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Mike Carter-USA TODAY Sports

"We finally got a win against them. This is what it's supposed to be like."

It takes a long time for scars to heal.

Michigan State has a long and storied football tradition. By most lists, they're one of the 25 best programs in college football history, with numerous national championships, classic games and Hall of Fame players. It's a top-100 world university. Not bad for a school that didn't join the Big Ten until 1953 and had a neighbor trying to squash its creation, existence and expansion at every turn.

But MSU isn't a big boy. A blue blood. A king. It never will be. And that eats at you. Some of you.

That's why, when a quarterback who goes 1-3 against MSU, completing 48 percent of his passes in those games and not crossing the goal line in the win, says that win is supposed to happen, it upsets you. Not because he's wrong. Because you think he's right.

Because what Michigan says matters to you.

Wolverines say there's an inferiority complex with MSU fans. And there is, with far too many of you. Inferiority complex. Obsession. Whatever they want to call it. The meme has developed in such a way that any comment about the Wolverines is labeled as such, and that upsets you even more.

Those scars haven't healed. Not yet.

During the George Perles and Nick Saban years, things were back and forth in the rivalry. From 1987-1999, MSU posted a 5-8 record against Michigan. Not bad, especially when several of those U-M teams went to Rose Bowls and some MSU teams didn't go any bowl.

But then, dark times.

Under Bobby Williams and John L. Smith from 2000-06, MSU went to two bowls and posted a 1-6 record against the Wolverines.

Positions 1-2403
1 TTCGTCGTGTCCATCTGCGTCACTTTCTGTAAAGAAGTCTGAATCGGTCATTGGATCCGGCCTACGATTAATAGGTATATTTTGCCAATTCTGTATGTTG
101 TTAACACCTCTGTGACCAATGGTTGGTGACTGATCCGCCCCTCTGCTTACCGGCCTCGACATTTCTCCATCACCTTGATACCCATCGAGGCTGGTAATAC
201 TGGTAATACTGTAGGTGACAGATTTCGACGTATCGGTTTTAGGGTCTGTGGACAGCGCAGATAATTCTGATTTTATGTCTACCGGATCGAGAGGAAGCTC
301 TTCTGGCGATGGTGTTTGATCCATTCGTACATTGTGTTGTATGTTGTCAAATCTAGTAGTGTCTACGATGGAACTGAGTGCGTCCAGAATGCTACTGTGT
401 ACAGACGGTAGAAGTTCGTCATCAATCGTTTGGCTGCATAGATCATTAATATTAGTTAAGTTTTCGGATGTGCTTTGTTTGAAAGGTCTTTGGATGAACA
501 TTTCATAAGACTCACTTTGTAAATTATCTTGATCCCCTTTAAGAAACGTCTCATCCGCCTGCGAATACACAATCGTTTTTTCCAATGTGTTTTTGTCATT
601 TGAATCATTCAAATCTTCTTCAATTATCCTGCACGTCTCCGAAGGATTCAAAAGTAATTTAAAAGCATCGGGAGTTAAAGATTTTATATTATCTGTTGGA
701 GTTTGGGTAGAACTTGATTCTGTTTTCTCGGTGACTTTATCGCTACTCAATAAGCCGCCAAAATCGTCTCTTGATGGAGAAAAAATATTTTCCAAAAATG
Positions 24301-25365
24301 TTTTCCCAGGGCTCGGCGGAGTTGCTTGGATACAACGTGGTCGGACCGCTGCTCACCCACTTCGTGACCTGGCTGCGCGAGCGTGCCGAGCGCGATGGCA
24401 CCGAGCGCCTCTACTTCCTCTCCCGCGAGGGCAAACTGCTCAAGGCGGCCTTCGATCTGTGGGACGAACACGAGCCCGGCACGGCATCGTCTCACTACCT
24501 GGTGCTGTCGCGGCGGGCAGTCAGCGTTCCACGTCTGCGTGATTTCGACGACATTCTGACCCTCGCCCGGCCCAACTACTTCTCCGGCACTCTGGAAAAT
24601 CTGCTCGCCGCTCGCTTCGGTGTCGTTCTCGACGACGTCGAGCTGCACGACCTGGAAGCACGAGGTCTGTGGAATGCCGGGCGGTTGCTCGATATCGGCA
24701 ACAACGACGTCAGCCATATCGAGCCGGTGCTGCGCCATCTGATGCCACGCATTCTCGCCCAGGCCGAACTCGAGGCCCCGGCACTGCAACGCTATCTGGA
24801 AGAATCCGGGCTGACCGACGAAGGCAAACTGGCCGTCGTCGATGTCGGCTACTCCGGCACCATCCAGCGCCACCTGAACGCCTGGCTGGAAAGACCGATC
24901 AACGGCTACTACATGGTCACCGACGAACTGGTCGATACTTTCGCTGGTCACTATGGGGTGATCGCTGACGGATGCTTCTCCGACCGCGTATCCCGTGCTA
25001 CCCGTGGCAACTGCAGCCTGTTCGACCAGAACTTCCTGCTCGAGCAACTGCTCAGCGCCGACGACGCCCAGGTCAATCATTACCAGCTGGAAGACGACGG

After this season, Mark Dantonio will have lasted as long as the two of them combined, he will have reached seven bowl games, and he will have a winning record against U-M. Heading into Saturday, MSU is a six-point favorite, and you'd be hard-pressed to find many Spartans who are very nervous about the game.

But it's that lack of nervousness that has them nervous. Because it takes a long time for those scars to heal.

Before that 5-8 stretch, the Spartans were 2-15 against U-M, during the height of Bo Schembechler's time. Prior to that, it was a 14-4-2 stretch for MSU.

There's a mix of generations of Spartan fans with different feelings about this rivalry, and the football program in general. Some feel inferior. They believe the Spartans are bound to lose, bound to screw something up. They're young and old, depending on their formative period. Sparty, no.

The others look at the full context. They realize that the lopsided all-time record is partly due to 44 of the first 50 games being played in Ann Arbor, and MSU not having much of a program. That, since MSU joined the Big Ten, the Spartans are a respectable 12-15-1 against the Wolverines in East Lansing (6-4 in the last 10).

The others know the RichRod years count. They see U-M is 3-11 against MSU teams that finished with at least eight wins since joining the Big Ten. That U-M hasn't defeated an MSU team that won at least nine since 1955. That, since 1953, MSU is 5-2 against U-M when both finished with at least eight wins.

The others fully grasp what Dantonio & Co. have built. The foundation formed and the bright future still ahead. MSU has not missed a bowl in Dantonio's seven seasons. They have had a winning season in six of those seven. In the three seasons MSU has won fewer than nine games, they began the following years at least 6-1. The lulls were considered high points in previous administrations, and they didn't last long.

The bar has been raised, and it's not going back down. Roses will be on those cleats. The dark days are gone. But there will always be some people looking over their shoulder, waiting for the bad to come. Others will know the good will come.

The rivalry will be fierce. It will be heated. It will be competitive, and MSU will earn its share of victories.

That's how it's supposed to be.